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February 14, 2015

Day 3o Friday, February 13, 2015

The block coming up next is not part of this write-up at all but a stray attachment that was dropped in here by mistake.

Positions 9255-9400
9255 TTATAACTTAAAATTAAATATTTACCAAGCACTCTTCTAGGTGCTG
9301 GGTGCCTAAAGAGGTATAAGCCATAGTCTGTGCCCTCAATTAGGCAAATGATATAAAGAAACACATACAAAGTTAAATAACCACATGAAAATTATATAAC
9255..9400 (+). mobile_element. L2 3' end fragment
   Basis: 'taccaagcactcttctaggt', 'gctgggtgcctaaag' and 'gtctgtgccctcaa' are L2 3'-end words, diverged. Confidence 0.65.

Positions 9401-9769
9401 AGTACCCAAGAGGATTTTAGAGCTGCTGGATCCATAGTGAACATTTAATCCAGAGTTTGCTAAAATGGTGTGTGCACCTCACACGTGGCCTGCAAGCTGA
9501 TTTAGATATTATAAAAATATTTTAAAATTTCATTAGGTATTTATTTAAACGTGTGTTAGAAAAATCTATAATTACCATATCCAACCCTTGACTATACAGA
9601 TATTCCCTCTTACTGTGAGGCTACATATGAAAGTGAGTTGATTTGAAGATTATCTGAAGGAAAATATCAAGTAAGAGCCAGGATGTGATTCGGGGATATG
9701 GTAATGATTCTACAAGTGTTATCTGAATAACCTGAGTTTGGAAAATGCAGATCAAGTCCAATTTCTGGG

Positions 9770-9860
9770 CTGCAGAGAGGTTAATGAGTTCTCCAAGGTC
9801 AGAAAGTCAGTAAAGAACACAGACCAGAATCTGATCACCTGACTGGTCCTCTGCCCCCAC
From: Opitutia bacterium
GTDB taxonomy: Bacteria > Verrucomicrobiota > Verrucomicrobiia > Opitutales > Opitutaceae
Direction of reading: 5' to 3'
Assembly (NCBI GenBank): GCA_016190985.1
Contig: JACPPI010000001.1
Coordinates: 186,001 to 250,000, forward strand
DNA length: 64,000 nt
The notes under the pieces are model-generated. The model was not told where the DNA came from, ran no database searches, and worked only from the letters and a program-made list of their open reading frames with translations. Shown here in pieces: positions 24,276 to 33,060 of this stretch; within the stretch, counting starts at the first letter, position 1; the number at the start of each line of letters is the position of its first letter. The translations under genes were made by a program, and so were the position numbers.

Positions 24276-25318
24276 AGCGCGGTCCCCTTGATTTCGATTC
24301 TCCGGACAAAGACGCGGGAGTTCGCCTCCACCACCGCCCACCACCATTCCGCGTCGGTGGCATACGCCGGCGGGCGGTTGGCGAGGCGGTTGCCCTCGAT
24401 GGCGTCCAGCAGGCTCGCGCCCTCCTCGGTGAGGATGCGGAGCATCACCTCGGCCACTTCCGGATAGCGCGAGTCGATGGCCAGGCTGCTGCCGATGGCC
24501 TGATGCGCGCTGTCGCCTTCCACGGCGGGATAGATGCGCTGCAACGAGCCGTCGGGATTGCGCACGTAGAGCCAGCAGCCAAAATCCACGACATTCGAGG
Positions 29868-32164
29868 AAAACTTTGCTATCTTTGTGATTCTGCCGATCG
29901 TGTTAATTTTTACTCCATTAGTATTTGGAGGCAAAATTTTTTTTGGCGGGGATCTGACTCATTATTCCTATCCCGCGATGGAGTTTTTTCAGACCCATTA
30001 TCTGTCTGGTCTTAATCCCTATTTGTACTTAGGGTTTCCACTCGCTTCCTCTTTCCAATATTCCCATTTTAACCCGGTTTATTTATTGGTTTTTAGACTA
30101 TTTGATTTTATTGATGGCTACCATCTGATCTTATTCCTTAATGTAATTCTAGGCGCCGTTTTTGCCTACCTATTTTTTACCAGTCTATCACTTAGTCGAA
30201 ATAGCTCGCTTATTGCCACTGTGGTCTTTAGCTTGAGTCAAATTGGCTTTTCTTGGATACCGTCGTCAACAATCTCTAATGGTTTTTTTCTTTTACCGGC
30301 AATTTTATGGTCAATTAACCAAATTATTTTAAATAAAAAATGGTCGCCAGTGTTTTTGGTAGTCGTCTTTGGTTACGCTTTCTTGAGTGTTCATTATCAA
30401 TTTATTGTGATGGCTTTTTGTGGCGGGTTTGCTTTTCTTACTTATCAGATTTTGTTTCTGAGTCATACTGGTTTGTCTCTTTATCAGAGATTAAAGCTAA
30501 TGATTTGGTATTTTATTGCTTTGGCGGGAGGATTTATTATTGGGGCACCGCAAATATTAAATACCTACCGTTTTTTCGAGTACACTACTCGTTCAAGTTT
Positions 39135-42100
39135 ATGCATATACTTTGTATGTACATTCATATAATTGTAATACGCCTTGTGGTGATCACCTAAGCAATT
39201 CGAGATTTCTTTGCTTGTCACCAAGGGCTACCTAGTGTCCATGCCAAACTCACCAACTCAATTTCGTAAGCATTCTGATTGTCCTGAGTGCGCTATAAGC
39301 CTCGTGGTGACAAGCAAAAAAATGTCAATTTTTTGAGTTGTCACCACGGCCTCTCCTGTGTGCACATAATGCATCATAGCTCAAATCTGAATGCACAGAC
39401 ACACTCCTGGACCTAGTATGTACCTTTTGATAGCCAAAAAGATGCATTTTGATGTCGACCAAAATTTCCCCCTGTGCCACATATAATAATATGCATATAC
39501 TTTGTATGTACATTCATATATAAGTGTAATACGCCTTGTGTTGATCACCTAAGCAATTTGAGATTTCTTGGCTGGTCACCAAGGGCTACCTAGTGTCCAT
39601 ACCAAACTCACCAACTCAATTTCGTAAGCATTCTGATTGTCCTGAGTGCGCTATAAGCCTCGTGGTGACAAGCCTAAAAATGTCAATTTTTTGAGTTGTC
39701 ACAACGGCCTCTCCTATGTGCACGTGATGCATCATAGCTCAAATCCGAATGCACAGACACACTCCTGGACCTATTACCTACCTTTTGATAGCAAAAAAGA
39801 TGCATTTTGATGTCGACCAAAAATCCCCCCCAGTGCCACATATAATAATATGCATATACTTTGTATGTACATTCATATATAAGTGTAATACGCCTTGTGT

When we got into the truck to head out this morning, my eyes caught 2 separate families sitting on different sides of the road which got me off to a bad start, as I was so distressed looking at them. One, there was a mom who looked really worn down and 4 young children so poorly dressed with the young girl ( aboutimage image image image image image image image image image image 5) carrying her baby sister on her back in the traditional way. It looked like they had all their belongings tied up in big satchels beside them. The family across the street was even more worrisome and I just wanted to get out of the truck and see what I could possibly do to help them, which of course I couldn’t do. The people we are working with are very poor, but they seem to accept their situation and are always smiling and appear content, but these 2 families were not smiling and their distress was apparent. This morning we split into 2 groups and 2 different drivers. Liz and Jim continued on to document more stoves while the rest of us went with a gentleman from AMMID to see some of the work they are doing with the Mayan families high up on the mountain. They support many projects and at one point we got out of the truck to meet a group of women who are involved in an agricultural endeavour. Very rich agriculture land and beautiful peach trees in blossom and in one yard a huge avocado tree laden with avocados; cows ,chickens, pigs,sheep and another project which brings the people living so high up on the mountain pure water.  A firm in Ontario sponsored this project to provide filters to the families. The family finds a local stream and carries the water to their home which they pour into the filter, rather than boiling it. It was great to learn about this but these same families are still living in a room with what they call a 3 stone fire so they are cooking in creosote plagued areas of their home, which is often one room where they sleep, eat and play. Seldom a vehicle drives up the roads to these homes and because of this the parents feel that it is safe for their children to walk the one hour each way to the local school by themselves. Again, you see young and old walking along the road, often carrying heavy weights either on their heads or backs.  Lunch again today with one of the families who was fortunate enough to receive a stove, so kind and welcoming and several cute kids in the family, which is often hard to figure out as families live in one big compound usually. The children’s schooling is divided into 3 groups, primario( 1-6); basico(7-9); diversificado( 10-12). The primary students go in the mornings and the others go in the afternoons. We visited a school where 2 students GPS is sponsoring attend. They were all smiles and were asked how they are doing etc. Their  sponsorship at this time will only take them through basico and it will be assessed further on, depending on how the girls are doing, whether sponsorship will continue. The numbers dwindle past grade 6 as the families need money to pay for school expenses; those chosen for bursaries are very fortunate. And of course GPs is a volunteer run organization dependent on fundraising to provide the stoves, bursaries etc. We take so much for granted back home. There are so many “photo-ops ” here but you have to be careful as of course you cannot just take a photo when you feel like it and often as soon as you pull out your camera the children run and hide, full of giggles. When we got back to town, I went to the internet cafe to do my blog from the day before. There is seldom anyone in there but there seems to be several cafes offering this service. Also, ” tiendas”, snack stores are in abundance as well as ” panderias”, bakeries. Tonight we went to a lovely little cafe for our supper which was very clean and neat and served delicious food. I chanced the hamburger with egg and loved it. Lots of interesting sights on the way back to the hotel and again so many food stands set up and locals enjoying a bite for supper and seeing again 2 children carrying their young siblings on their backs is so heartwarming. Actually you seldom see a woman that is not carrying a child on her back: young girls; moms; grandmas. A life so different from our own. My experience here has been incredible and memorable.

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